When you press 'Print' in a Prezi, it saves every stop on your path as a full-screen page of a PDF for you to print.

Make your 'printing path' specially, then save the PDF and put the path back to normal.
Prezi doesn't like it if your biggest object and your smallest object are too far apart in terms of scale. If it becomes unstable, move them closer together in size.
The outer extremes of scale
Prezi can go down - so make sure you save your Prezi to a USB stick for every presentation.
Don't rely on the internet!
Prezi is only good for the
if it works in support of your ideas and your content - too much flashy stuff and the Prezi becomes an end in itself.

Don't let the medium get in the way of the message.
Letting the tool become the content
Prezi can make people feel motion-sick - it is up to YOU the presenter to prevent this!

Position your materials sensible - left-to-right, top-to-bottom - and pace it like a PPT. Plus...
Position your materials sympathetically!
you really
don't need
any of this sort of nonsense!
The best Prezis are the ones which are 90% normal-but-attractive presentation, 10% amazement - rather than the other way around...
Don't go mad!
It's easier to create a cohesive presentation if you have some idea what you want beforehand - so sketch something out on a piece of paper to plan the layout.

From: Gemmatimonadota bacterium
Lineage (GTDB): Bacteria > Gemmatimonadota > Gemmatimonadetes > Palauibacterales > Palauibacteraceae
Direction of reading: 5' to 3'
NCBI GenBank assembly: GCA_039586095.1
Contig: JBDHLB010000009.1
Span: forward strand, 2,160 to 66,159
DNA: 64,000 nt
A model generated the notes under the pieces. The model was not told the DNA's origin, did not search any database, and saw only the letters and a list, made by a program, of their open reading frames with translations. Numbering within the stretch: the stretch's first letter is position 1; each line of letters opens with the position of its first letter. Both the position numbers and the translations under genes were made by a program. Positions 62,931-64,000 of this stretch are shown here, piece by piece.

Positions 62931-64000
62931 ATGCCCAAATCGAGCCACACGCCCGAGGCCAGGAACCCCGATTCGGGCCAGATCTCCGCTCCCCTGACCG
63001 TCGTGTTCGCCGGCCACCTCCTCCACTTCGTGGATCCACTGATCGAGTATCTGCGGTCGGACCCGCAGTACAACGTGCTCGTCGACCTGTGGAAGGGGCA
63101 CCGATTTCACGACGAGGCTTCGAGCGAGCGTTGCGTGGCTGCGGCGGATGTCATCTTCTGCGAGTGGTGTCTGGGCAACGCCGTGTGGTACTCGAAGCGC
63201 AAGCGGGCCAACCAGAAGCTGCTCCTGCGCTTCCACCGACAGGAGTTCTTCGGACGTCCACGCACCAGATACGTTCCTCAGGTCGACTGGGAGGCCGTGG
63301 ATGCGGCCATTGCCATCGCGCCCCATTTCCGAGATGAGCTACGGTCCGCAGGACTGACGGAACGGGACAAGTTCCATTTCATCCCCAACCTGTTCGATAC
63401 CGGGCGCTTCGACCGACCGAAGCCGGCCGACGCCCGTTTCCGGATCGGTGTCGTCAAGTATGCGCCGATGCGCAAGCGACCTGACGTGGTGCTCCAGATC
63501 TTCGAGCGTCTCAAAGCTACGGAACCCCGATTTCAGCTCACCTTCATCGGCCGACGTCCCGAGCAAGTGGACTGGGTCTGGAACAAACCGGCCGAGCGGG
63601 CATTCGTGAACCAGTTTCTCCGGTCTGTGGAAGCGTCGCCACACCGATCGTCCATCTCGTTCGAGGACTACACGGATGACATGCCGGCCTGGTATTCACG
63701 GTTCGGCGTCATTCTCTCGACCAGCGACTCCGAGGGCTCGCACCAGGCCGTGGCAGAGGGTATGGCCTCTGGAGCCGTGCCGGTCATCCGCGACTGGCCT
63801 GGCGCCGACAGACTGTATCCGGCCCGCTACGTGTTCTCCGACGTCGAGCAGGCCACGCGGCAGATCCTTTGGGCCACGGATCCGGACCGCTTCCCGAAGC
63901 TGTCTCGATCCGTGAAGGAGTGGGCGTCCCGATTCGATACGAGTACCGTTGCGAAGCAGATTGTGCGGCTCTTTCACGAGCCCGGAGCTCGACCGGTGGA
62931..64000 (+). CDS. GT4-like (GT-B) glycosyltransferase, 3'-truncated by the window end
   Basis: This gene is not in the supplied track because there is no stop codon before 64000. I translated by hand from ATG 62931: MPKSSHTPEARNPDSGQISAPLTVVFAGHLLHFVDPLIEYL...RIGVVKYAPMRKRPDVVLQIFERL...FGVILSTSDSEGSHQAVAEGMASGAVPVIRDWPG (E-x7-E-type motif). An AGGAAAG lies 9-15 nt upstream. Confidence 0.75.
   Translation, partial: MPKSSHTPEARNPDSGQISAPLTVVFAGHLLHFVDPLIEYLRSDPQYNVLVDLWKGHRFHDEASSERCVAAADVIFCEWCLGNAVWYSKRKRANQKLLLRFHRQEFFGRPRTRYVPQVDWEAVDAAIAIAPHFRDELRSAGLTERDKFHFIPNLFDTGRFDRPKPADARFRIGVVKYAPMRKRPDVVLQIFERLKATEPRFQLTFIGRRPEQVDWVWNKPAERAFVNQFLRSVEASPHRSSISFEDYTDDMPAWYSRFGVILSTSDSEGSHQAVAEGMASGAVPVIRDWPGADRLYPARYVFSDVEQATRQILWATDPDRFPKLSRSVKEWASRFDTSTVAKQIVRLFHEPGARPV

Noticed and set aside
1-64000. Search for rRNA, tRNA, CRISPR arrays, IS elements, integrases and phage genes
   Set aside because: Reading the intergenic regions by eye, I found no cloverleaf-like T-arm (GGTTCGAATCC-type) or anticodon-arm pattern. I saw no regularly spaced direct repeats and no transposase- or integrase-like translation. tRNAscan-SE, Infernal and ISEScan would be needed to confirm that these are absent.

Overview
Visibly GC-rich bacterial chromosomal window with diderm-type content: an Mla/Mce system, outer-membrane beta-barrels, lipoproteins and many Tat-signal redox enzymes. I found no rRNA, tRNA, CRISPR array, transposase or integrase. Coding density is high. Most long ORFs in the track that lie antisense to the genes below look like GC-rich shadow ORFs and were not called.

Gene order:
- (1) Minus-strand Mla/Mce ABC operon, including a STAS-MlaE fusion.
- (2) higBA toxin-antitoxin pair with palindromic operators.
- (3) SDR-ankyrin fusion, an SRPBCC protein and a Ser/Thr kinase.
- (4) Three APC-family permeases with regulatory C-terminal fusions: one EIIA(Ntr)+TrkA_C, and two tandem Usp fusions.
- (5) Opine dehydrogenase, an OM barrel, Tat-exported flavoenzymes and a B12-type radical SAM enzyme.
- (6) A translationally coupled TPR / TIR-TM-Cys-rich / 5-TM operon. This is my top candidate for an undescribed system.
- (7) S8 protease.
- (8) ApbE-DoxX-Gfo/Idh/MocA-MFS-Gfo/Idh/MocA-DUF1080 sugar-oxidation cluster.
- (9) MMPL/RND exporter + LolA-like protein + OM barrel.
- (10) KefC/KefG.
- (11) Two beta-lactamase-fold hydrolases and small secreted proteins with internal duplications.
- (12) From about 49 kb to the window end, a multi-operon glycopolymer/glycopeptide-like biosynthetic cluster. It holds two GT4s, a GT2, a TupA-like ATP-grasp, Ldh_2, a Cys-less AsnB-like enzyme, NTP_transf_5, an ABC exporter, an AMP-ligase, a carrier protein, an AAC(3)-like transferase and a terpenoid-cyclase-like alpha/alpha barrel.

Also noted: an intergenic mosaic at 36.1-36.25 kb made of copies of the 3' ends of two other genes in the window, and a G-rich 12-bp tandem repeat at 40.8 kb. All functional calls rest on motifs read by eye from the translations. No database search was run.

Plan your structure beforehand
Hidden frames control what your viewer sees - they're essential for good Prezis. Hidden frames also allow you to group objects together and zoom in on them collectively, in just the right way.
4:3 ratio hidden frames are THE SECRET
The real secret to making a really nice Prezi is to put your frames in first, in the right ratio for the screen you'll be presenting on. Hold-down Shift whilst drawing a hidden frame to maintain the right 4:3 aspect ratio.
Put your frames in first, then arrange the content inside them - this ensures consistency and accuracy.
Unlike Microsoft products, you can't pick a font-size etc in Prezi - it's all done with sliding the mouse around to set the size. For this reason, to get consistency, it's better to create a section you like, then copy and paste it and edit the pasted version.
Copying and pasting is the other secret...
You can start from any part of a Prezi by clicking on it (rather than using the Play button) - then carry on from there. So you can give the audience the chance to lead the presentation.
The path picks up from wherever you start...
When you import images, you don't have to upload your own, you can ask Prezi to search the web for images licensed to use in Prezi presentations.
Use Prezi-licensed images
To help viewers unfamiliar with Prezi navigate through one embedded on a website, change the title and description to instructions.
Guide the viewer with embedded Prezis
This presentation uses the top-down overview from the start - the other option is to leave the top-down view as a big reveal at the end, to draw all your ideas together with some sort of visual metaphor...
Go for the big reveal
By default you can double-click anywhere on the canvas to type, or to pick up and manipulate existing objects
This allows you to change the way the Prezi looks